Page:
Standards in public life are essential to the health of the democratic system. They protect decision-making, underpin political stability, and help to maintain public trust. Lisa James, Meg Russell and Alan Renwick argue that if they are not respected, pressures will grow for a more legalised constitution.
High ethical standards are fundamental to a healthy democracy, and their importance is widely recognised across the political spectrum. Prime Minister Rishi Sunak has promised to put ‘integrity, professionalism and accountability’ at the heart of his government; Keir Starmer has pledged to maintain ‘decency and standards in public life’.
No single set of rules or values can hope to capture every aspect of behaviour, so standards in public life are maintained through a combination of codified values, laws, rules and conventions.
The most fundamental values governing all those in public life are contained in the Nolan Principles – also known as the Seven Principles of Public Life (set out below) – which are defined and promoted by the Committee on Standards in Public Life (CSPL). Some standards – such as those relating to electoral malpractice or bribery – are matters of law. Others are contained in various codes of practice, such as the Ministerial Code or the Code of Conduct for MPs. And others are reflected in the UK’s wider system of constitutional conventions, which help to govern the relationships between institutions.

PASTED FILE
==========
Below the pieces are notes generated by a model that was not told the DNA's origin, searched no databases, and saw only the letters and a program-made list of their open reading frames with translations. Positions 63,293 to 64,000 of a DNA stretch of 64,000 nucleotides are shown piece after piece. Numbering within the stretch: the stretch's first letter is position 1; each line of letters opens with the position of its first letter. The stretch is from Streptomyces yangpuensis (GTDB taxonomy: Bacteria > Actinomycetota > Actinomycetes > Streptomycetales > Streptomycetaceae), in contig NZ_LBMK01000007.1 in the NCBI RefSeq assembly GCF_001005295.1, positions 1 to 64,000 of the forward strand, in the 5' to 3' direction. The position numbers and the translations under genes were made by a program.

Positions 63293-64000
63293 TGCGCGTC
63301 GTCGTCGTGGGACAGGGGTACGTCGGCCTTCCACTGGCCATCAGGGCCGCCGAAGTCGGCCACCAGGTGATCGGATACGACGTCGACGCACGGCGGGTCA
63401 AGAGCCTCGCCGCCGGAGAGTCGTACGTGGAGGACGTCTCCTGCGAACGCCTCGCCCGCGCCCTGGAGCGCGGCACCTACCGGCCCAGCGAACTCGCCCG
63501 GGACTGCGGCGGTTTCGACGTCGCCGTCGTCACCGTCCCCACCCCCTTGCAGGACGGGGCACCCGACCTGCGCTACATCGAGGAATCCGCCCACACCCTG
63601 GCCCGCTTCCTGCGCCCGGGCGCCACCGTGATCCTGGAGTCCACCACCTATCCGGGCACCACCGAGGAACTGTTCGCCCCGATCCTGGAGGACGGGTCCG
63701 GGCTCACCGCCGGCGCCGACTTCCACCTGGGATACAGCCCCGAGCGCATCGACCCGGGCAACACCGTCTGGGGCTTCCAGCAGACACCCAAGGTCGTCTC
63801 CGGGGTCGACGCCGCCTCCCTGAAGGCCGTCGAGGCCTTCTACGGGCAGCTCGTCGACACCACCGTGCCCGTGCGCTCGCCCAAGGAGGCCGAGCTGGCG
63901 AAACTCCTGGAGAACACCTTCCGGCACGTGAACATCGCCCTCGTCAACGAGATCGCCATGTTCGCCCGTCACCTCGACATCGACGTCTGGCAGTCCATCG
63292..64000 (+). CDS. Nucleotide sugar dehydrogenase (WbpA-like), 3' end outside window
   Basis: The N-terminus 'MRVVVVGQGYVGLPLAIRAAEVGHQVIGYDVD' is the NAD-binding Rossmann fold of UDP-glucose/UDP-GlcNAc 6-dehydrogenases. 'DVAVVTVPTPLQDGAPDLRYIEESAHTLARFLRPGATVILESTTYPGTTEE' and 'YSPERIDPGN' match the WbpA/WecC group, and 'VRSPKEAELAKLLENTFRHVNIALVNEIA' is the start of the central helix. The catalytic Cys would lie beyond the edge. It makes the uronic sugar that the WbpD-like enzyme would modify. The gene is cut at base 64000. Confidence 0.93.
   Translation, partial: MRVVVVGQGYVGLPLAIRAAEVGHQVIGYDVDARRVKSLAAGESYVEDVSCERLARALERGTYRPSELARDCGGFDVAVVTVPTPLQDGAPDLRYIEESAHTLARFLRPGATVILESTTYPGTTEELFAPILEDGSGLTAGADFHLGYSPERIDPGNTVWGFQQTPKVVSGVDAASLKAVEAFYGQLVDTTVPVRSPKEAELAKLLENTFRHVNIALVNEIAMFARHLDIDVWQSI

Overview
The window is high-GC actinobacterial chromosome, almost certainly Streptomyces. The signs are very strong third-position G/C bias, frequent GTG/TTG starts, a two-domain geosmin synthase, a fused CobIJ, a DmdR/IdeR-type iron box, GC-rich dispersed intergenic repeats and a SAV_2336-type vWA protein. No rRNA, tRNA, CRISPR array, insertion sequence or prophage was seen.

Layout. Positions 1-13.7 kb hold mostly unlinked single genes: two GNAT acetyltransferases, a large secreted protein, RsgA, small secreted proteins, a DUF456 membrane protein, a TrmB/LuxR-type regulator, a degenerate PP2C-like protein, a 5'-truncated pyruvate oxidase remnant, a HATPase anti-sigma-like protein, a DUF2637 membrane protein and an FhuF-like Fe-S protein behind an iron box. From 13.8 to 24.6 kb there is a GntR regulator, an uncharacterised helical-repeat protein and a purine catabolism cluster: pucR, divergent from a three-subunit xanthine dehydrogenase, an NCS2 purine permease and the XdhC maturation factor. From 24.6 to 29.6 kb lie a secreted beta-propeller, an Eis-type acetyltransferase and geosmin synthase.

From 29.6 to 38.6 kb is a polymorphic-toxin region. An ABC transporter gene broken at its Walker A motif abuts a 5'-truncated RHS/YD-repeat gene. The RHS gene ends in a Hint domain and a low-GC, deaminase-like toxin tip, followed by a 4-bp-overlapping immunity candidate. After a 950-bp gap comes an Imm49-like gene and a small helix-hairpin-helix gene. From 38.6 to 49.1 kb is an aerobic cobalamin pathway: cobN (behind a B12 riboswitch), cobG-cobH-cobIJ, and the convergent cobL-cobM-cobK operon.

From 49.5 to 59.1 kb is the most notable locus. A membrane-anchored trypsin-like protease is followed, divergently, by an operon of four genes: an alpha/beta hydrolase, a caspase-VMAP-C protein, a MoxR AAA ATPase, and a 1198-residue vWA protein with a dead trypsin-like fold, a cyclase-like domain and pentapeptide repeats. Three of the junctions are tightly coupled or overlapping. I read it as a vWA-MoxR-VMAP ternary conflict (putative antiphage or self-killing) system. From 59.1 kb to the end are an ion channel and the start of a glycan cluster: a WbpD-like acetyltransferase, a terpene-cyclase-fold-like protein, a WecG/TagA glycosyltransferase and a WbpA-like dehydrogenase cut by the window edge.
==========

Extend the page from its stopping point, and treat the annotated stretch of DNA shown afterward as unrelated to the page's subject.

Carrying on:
There is little serious disagreement about the importance of standards in public life for a democratic system. But debates and disagreements exist about how they should be defined and enforced.Continue reading